Deadringer (album)

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Deadringer
Rjd2 Deadringer Cover.jpg
Studio album by RJD2
Released July 23, 2002 (2002-07-23)
Genre Instrumental hip hop, electronica
Length 67:00
Label Definitive Jux
Producer RJD2
RJD2 chronology
Your Face or Your Kneecaps
(2001)
Deadringer
(2002)
The Horror
(2003)
Professional ratings
Review scores
Source Rating
AllMusic 4.5/5 stars[1]
HipHopDX 4.5/5[2]
NME 8/10[3]
Pitchfork Media 8.8/10[4]
Rolling Stone 3/5 stars[5]
Spin 9/10[6]
Stylus Magazine B+[7]
Tiny Mix Tapes 4/5[8]

Deadringer is the first studio album by American hip hop producer and DJ RJD2.[1] It was released on July 23, 2002 on Definitive Jux.[9] The album features vocal contributions from Blueprint, Jakki da Motamouth, and Copywrite.[10] Early copies included a hidden song on the last track, titled "Here's What's Left."[2] "Ghostwriter", composed of vocal and fingerpicking loops sampled from Elliott Smith's "I Didn't Understand", was featured in advertisements for Washington State Lottery and Wells Fargo, as well as in the film Wimbledon.[11]

Reception[edit]

Noel Dix of Exclaim! gave Deadringer a favorable review and commented that the album "plays very much like the soundtrack to a motion picture".[12] Sam Chennault of Pitchfork Media called it "an essential purchase for any fan of instrumental hip-hop".[4] Doug Levy of CMJ New Music Report felt that "DJ Shadow may have started the instrumental hip-hop revolution, but RJD2 is here to make the coup a reality".[13]

Chris Ryan of Spin said, "[RJD2] goes spelunking for everything from flamenco and pastoral folk to the kind of raw funk breaks that most groove merchants only dream of uncovering".[6] Tony Van Groningen of Stylus Magazine noted that "RJD2 effortlessly changes directions and adds unexpected elements to the mix that do more to perfect the songs than to muddle them up".[7]

It ranked at number 31 on Spin's "40 Best Albums of 2002" list.[14] Kludge ranked it at number three on their list of best albums of 2002.[15]

Track listing[edit]

No. Title Length
1. "The Horror"   4:11
2. "Salud"   0:38
3. "Smoke & Mirrors"   4:26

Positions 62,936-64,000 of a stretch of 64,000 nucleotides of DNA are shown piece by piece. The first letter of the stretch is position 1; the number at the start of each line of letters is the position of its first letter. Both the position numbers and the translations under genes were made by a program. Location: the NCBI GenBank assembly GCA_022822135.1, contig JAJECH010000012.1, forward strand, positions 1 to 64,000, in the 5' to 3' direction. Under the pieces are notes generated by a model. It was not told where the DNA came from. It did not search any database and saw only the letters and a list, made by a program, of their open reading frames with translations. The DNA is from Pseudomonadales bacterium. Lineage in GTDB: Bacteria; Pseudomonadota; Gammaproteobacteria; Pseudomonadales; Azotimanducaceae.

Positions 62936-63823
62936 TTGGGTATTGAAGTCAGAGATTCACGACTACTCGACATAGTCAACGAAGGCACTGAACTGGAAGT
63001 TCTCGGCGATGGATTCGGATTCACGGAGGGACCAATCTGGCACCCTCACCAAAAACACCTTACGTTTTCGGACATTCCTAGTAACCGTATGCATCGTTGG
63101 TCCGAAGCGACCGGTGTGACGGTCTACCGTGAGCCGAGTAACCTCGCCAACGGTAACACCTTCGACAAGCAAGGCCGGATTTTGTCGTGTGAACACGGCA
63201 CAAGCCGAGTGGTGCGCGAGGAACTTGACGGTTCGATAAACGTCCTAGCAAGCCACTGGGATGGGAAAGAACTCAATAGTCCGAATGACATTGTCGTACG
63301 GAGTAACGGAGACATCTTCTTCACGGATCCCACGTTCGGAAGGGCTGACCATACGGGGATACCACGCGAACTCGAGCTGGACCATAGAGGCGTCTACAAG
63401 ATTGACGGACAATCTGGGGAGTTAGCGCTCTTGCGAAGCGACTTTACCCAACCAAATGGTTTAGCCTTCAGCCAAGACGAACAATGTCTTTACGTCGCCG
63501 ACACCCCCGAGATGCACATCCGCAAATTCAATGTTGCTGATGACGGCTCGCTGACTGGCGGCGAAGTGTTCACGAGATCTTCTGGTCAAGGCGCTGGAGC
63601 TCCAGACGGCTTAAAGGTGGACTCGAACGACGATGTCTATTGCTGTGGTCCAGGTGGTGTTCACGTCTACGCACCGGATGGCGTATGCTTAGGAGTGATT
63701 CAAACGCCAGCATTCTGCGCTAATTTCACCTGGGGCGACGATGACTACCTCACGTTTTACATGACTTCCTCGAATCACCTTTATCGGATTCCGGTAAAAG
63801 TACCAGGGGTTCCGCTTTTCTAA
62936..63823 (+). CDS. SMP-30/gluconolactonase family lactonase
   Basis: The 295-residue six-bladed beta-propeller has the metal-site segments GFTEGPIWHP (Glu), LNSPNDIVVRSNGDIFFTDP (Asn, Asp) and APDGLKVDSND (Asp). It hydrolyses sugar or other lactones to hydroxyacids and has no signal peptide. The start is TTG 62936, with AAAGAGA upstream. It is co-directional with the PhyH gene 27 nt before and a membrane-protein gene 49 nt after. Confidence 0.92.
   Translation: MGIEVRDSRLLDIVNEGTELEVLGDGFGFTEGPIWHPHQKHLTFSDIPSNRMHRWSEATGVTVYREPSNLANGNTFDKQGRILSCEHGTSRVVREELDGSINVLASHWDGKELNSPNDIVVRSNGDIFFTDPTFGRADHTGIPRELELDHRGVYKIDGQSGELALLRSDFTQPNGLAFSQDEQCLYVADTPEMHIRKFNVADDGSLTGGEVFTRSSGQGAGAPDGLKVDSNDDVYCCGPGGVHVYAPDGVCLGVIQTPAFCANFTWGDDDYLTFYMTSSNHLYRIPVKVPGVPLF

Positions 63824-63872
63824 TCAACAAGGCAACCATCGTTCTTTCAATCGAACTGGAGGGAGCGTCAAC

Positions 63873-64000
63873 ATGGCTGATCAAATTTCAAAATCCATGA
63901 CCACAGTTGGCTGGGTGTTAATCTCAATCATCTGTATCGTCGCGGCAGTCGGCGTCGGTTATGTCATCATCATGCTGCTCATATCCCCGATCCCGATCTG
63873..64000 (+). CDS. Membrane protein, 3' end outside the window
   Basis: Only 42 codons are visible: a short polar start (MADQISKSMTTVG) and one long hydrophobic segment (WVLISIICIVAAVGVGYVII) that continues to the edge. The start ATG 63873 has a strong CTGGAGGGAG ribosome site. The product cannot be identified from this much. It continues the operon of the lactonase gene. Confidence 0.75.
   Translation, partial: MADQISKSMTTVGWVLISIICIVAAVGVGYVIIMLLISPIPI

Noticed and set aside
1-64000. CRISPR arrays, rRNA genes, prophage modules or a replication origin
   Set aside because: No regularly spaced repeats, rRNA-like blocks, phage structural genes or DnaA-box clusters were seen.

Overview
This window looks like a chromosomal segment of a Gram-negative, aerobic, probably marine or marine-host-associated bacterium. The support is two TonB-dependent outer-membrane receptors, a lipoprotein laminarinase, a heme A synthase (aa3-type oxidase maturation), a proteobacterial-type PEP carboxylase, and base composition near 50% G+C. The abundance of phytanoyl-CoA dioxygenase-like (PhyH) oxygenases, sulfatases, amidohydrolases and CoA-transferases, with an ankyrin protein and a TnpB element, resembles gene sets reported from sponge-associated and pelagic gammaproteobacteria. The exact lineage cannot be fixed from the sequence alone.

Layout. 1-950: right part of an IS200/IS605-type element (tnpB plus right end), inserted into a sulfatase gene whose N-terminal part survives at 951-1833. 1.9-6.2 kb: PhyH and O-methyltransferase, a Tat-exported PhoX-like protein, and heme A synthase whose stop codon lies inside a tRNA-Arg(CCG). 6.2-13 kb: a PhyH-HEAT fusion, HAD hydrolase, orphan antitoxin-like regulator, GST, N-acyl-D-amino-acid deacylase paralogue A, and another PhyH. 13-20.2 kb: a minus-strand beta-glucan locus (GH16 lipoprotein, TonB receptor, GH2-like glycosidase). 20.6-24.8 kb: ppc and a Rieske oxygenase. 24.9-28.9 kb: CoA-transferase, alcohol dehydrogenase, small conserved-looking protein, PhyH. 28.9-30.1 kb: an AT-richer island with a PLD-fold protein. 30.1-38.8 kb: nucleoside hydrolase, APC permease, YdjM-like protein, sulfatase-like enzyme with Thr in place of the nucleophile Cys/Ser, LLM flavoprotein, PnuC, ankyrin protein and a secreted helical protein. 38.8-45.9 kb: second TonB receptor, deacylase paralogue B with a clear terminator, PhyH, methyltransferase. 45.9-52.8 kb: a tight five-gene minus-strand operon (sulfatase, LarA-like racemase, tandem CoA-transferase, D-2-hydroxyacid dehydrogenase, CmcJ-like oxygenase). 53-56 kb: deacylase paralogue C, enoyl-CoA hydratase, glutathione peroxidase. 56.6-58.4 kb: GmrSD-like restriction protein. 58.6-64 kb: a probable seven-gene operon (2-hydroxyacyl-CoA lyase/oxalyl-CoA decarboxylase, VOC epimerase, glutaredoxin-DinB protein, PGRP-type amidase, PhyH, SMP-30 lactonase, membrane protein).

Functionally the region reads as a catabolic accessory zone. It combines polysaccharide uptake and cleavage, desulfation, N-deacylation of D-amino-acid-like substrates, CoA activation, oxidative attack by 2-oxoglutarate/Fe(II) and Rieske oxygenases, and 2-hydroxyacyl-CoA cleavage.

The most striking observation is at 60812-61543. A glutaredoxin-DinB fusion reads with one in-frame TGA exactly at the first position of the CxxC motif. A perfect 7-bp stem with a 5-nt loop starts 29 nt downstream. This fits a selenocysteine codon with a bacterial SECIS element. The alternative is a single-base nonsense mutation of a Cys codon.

4. "Good Times Roll Pt.2"   4:57
5. "Final Frontier" (featuring Blueprint) 4:25
6. "Ghostwriter"   5:17
7. "Cut Out to FL"   3:42
8. "Shot in the Dark"   1:21
9. "F.H.H." (featuring Jakki da Motamouth) 4:31
10. "Chicken-Bone Circuit"   3:54
11. "The Proxy"   2:14
12. "2 More Dead"   5:17
13. "Take the Picture Off"   1:02
14. "Silver Fox"   3:31
15. "June" (featuring Copywrite) 6:03
16. "Work"   3:43
17. "Here's What's Left"    

References[edit]

  1. ^ a b Kincaid, Nic. "Dead Ringer – RJD2". AllMusic. Retrieved November 10, 2014. 
  2. ^ a b J-23 (August 5, 2002). "RJD2 – Dead Ringer". HipHopDX. Retrieved November 27, 2015. 
  3. ^ "RJD2: Deadringer". NME: 34. August 17, 2002. 
  4. ^ a b Chennault, Sam (July 25, 2002). "RJD2: Deadringer". Pitchfork Media. Retrieved November 27, 2015. 
  5. ^ Relic, Peter (September 19, 2002). "RJD2: Dead Ringer". Rolling Stone. Archived from the original on October 30, 2009. Retrieved April 13, 2016. 
  6. ^ a b Ryan, Chris (October 2002). "RJD2, 'Deadringer' (Definitive Jux)". Spin 18 (10): 118. Retrieved April 13, 2016. 
  7. ^ a b Van Groningen, Tony (September 1, 2003). "RJD2 – Deadringer – Review". Stylus Magazine. Retrieved November 27, 2015. 
  8. ^ Jean-Pierre (December 14, 2006). "Rjd2 – Deadringer". Tiny Mix Tapes. Retrieved November 27, 2015. 
  9. ^ Bittrand, Steve (March 5, 2008). "RJD2 - Deadringer". Prefix. Retrieved November 27, 2015. 
  10. ^ Thomas-Glass, Daniel (July 25, 2002). "Dusted Reviews: RJD2 - Dead Ringer". Dusted Magazine. Archived from the original on March 22, 2015. Retrieved November 27, 2015. 
  11. ^ Bronson, Kevin; Weiss, Jeff (May 10, 2007). "Buzz Bands". Los Angeles Times. Retrieved November 27, 2015. 
  12. ^ Dix, Noel (September 2002). "RJD2 - Dead Ringer". Exclaim!. Retrieved November 27, 2015. 
  13. ^ Levy, Doug (July 29, 2002). "Reviews". CMJ New Music Report 72 (6): 12. 
  14. ^ Ryan, Chris (November 13, 2014). "#31 - RJD2, Deadringer (Definitive Jux)". Spin. Retrieved November 27, 2015. 
  15. ^ "The Best of 2002". Kludge. Archived from the original on July 22, 2004. Retrieved November 25, 2015. 

External links[edit]